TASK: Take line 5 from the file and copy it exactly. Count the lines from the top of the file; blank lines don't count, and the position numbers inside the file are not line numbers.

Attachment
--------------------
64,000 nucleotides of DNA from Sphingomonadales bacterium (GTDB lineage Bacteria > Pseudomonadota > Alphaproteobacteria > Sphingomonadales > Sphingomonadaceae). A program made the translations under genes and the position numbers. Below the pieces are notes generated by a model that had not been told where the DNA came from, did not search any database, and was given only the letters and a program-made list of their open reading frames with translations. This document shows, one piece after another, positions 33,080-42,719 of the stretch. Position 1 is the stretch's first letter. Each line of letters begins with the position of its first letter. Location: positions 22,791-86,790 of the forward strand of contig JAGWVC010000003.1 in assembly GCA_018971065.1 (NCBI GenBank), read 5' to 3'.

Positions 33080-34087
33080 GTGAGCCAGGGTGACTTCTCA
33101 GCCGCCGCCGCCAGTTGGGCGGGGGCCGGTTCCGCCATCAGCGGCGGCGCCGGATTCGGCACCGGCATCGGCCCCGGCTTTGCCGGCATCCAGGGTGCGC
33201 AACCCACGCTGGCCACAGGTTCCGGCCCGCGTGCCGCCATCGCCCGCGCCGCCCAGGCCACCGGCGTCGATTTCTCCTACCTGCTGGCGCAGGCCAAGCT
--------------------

33201 AACCCACGCTGGCCACAGGTTCCGGCCCGCGTGCCGCCATCGCCCGCGCCGCCCAGGCCACCGGCGTCGATTTCTCCTACCTGCTGGCGCAGGCCAAGCT